Genomic DNA was extracted from bird blood samples and the head-thorax of mosquitoes using the MAXWELL® 16 LEV Blood DNA Kit while the Qiagen DNeasy® Kit Tissue and Blood (Qiagen, Hilden, Germany) was used to extract the DNA from mosquito saliva (Gutiérrez-López et al., Reference Gutiérrez-López, Martínez-de la Puente, Gangoso, Soriguer and Figuerola2015). The presence of Plasmodium/Haemoproteus parasites was determined following Hellgren et al. (Reference Hellgren, Waldenström and Bensch2004). Positive amplifications were sequenced in both directions using the BigDye technology (Applied Biosystems) or with the Macrogen Inc. (Amsterdam, The Netherlands) sequencing service. Sequences were edited using software Sequencher™ v4.9 (Gene Codes Corp., © 1991–2009, Ann Arbor, MI 48108, USA) and assigned to parasite lineages/morphospecies after comparison with public databases [GenBank and MalAvi (Bensch et al., Reference Bensch, Hellgren and Pérez-Tris2009; Kumar et al., Reference Kumar, Stecher and Tamura2016)]. The four Plasmodium lineages found in this study were grouped into two main clades (clade A and clade B, see ‘Results’ section) and uncorrected p-distances between lineages/clades were compared using MEGA7 software (Kumar et al., Reference Kumar, Stecher and Tamura2016). Five birds showed evidence of coinfection, as revealed by the existence of double peaks in the sequencing chromatogram, and were not included in this study to avoid potential confounding effects of multiple infections on parasite development and mosquito survival (Lover and Coker, Reference Lover and Coker2015). Ten house sparrows uninfected by avian Plasmodium (see ‘Results’ section) were used as control to study the survival of 80 mosquitoes that fed on them.

Statistical analyses

Statistical analyses were performed in R software 3.2.5 (R Core Development Team, Reference R Core2016). We fitted two similar generalized linear mixed models with binomial error and logit link function using the package lme4 (Bates et al., Reference Bates, Maechler, Bolker and Walker2015), to assess the effects of Plasmodium clade identity (fixed factor) and the bird parasite load (covariate) on the status of infection by Plasmodium (infected/uninfected) in the head-thorax or saliva, respectively. The variable bird parasite load was log-transformed to attain normality. In both models, bird identity was included as a random term. We fitted, by maximum likelihood using the package survival (Therneau and Lumley, Reference Therneau and Lumley2014), a mixed-effects Cox model to test the effects of bird parasite infection status (fixed factor, infected/uninfected birds) and parasite load (covariate) on mosquito survival (measured as the number of mosquitoes alive at each 12-h-period), and bird identity as a random factor, while controlling for the potential effect of mosquito age (2 or 3 weeks old). We also fitted a similar mixed-effects Cox model with parasite identity (clade A, clade B and uninfected) instead of infection status as explanatory variable. We restricted the analyses of survival to Cx. pipiens mosquitoes, as Plasmodium only developed successfully in this species (see ‘Results’ section).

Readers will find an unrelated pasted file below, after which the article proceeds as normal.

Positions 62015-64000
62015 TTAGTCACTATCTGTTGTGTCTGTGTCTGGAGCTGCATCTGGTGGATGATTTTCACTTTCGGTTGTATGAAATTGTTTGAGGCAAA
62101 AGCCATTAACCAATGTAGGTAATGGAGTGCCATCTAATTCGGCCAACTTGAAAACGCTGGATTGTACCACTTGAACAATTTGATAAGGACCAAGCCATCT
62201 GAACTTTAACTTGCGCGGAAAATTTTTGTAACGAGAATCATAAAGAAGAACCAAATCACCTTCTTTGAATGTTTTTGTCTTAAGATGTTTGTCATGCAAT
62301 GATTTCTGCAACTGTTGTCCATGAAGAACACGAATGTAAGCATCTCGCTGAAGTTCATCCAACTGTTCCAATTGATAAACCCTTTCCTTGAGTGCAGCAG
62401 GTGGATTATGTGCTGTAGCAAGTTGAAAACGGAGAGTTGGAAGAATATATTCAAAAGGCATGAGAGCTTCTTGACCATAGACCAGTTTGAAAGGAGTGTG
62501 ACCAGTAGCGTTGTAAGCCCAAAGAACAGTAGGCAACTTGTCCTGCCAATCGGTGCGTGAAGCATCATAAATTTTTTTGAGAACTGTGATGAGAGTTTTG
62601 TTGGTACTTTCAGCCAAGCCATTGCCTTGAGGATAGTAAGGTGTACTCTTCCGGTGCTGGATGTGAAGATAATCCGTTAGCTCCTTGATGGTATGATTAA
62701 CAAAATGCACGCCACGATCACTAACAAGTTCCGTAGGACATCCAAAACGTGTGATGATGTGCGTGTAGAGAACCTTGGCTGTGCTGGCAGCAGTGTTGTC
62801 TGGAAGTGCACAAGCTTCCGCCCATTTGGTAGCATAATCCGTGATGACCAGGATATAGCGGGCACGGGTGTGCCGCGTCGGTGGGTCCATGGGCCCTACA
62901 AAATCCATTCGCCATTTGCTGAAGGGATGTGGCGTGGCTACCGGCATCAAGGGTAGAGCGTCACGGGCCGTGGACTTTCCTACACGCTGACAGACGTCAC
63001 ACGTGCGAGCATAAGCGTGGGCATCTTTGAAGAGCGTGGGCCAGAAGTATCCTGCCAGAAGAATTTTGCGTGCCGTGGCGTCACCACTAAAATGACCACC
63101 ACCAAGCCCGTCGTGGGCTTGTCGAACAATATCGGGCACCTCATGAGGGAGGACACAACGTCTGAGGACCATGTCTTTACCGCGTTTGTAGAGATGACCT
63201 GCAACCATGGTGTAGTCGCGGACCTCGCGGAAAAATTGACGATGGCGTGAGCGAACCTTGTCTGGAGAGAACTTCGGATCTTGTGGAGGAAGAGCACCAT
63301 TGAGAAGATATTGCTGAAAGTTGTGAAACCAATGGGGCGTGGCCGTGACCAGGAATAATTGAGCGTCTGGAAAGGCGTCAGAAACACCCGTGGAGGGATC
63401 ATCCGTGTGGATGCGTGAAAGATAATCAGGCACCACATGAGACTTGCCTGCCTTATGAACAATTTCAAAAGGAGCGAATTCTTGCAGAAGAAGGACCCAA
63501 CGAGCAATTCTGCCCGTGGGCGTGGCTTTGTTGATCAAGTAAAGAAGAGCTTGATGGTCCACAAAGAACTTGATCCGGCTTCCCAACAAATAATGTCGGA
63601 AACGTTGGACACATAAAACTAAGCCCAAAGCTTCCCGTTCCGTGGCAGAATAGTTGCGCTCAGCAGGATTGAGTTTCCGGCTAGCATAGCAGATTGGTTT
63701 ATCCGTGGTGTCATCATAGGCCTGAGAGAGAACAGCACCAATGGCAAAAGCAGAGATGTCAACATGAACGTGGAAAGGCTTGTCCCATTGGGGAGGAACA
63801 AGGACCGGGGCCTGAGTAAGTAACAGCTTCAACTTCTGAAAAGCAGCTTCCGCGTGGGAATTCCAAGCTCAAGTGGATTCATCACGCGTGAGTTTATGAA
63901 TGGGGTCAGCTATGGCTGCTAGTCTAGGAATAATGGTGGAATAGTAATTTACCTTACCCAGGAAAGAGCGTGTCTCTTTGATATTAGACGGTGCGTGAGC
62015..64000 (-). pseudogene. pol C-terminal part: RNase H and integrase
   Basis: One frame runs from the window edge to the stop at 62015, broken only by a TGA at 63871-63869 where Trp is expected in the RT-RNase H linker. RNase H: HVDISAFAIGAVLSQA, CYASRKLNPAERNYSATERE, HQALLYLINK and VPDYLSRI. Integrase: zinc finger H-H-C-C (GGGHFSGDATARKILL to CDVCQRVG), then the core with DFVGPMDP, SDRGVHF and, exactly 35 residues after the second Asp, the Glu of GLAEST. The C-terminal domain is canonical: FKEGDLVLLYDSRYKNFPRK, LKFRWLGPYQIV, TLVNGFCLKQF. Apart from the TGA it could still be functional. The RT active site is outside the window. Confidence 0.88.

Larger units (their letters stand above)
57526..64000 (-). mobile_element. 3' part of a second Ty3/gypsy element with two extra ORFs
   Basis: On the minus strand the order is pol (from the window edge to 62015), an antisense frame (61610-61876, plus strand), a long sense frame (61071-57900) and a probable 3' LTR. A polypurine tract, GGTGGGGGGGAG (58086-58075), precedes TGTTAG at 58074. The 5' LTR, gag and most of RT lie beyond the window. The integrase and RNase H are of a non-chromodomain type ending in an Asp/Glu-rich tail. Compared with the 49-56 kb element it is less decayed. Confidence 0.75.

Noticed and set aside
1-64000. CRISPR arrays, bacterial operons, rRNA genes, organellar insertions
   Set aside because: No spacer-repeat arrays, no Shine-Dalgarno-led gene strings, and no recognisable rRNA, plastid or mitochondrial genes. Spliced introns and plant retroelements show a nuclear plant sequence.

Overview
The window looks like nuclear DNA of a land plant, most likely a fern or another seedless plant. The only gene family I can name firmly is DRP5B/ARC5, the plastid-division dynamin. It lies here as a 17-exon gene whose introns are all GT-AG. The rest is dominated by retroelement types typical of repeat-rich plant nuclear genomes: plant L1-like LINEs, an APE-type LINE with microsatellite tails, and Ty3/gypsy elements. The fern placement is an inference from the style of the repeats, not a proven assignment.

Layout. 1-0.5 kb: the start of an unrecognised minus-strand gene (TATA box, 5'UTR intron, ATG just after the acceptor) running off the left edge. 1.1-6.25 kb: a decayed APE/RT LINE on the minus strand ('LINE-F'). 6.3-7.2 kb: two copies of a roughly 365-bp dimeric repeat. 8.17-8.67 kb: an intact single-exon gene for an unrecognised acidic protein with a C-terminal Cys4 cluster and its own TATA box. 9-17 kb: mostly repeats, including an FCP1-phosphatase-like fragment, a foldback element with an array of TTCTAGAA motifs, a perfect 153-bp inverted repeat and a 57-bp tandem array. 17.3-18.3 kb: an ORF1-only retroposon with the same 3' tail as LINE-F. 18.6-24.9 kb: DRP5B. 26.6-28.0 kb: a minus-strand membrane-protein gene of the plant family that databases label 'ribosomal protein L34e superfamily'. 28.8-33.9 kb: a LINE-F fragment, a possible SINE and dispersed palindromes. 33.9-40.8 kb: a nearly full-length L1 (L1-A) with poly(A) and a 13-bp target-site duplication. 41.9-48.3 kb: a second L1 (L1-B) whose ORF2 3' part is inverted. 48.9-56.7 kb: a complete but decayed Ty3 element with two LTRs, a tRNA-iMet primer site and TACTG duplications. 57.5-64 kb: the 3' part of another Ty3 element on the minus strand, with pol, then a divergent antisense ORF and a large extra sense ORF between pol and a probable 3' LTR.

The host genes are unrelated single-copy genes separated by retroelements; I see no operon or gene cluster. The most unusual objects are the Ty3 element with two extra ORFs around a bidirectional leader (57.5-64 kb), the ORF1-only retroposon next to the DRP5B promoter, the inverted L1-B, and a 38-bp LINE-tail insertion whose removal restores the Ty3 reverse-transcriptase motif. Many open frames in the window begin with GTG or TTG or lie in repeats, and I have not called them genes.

Plasmodium transmission risk

We used a simplified equation of the R 0 model proposed by Macdonald (Reference Macdonald1955) to calculate relative R 0 values:

$$R_{0\comma \;{\rm rel}} = \;\displaystyle{c \over {\lpar -\ln P\rpar }}P^v$$

where c represents the probability of a mosquito becoming infected after biting an infected host, P is the daily survival rate of mosquitoes measured as the probability that a mosquito survives for 1 day and v is the pathogen incubation period in the mosquito. In our study, c (hereafter, transmission rate) was considered as the probability of a mosquito carrying Plasmodium DNA in its saliva after feeding on an infected bird. In addition, we considered v as 13 days (Valkiūnas, Reference Valkiūnas2005; LaPointe et al., Reference LaPointe, Goff and Atkinson2010). The relative R 0 value was calculated considering the survival rate until 13 dpe and the proportion of mosquitoes with positive saliva samples infected with lineages of each Plasmodium clade. The relative R 0 provides an approach to quantify the impact of differences in the survival rate of mosquitoes or Plasmodium transmission to mosquito saliva on Plasmodium transmission.

Results

Avian malaria parasites in birds

From the 60 birds captured, 10 were uninfected (and the mosquitoes that fed on them were used as controls) and 50 were infected by at least one avian malaria lineage. Five of them showed coinfection by several lineages of haemosporidians and were removed from further analyses. Overall, we exposed 45 birds infected with four parasite lineages, including the P. relictum lineages SGS1 (N = 26) and GRW11 (N = 6), and the lineages COLL1 (N = 8) and PADOM01 (N = 5) (Table 1), to mosquitoes. The morphospecies for COLL1 and PADOM01 are unknown, but these lineages clustered with the lineage SEIAUR01, corresponding to Plasmodium cathemerium, which was already found in house sparrows in the same area (Ferraguti et al., Reference Ferraguti, Martínez-de la Puente, Bensch, Roiz, Ruiz, Viana, Soriguer and Figuerola2018) (Fig. 1). The uncorrected p-distance between lineages SGS1 and GRW1 and between COLL1 and PADOM01 was 0.002 (corresponding to a difference of a single base pair). By contrast, the uncorrected p-distance between lineages SGS1–GRW11 and COLL1–PADOM01 was 0.035. Thus, in further analyses these four lineages were grouped into two different clades: clade A corresponding to the P. relictum lineages SGS1 and GRW11, and clade B corresponding to the Plasmodium spp. lineages COLL1 and PADOM01, which are closely related to P. cathemerium. The parasite load in birds did not differ significantly between clades (mean ± s.d.: clade A: 1.39 ± 0.21, clade B: 1.15 ± 0.35, ANOVA; F 1,37 = 0.34, P = 0.56). In addition, the parasite load was similar between parasite lineages within clade A (ANOVA; F 1,27 = 0.03, P = 0.87) and clade B (ANOVA; F 1,8 = 0.06, P = 0.81).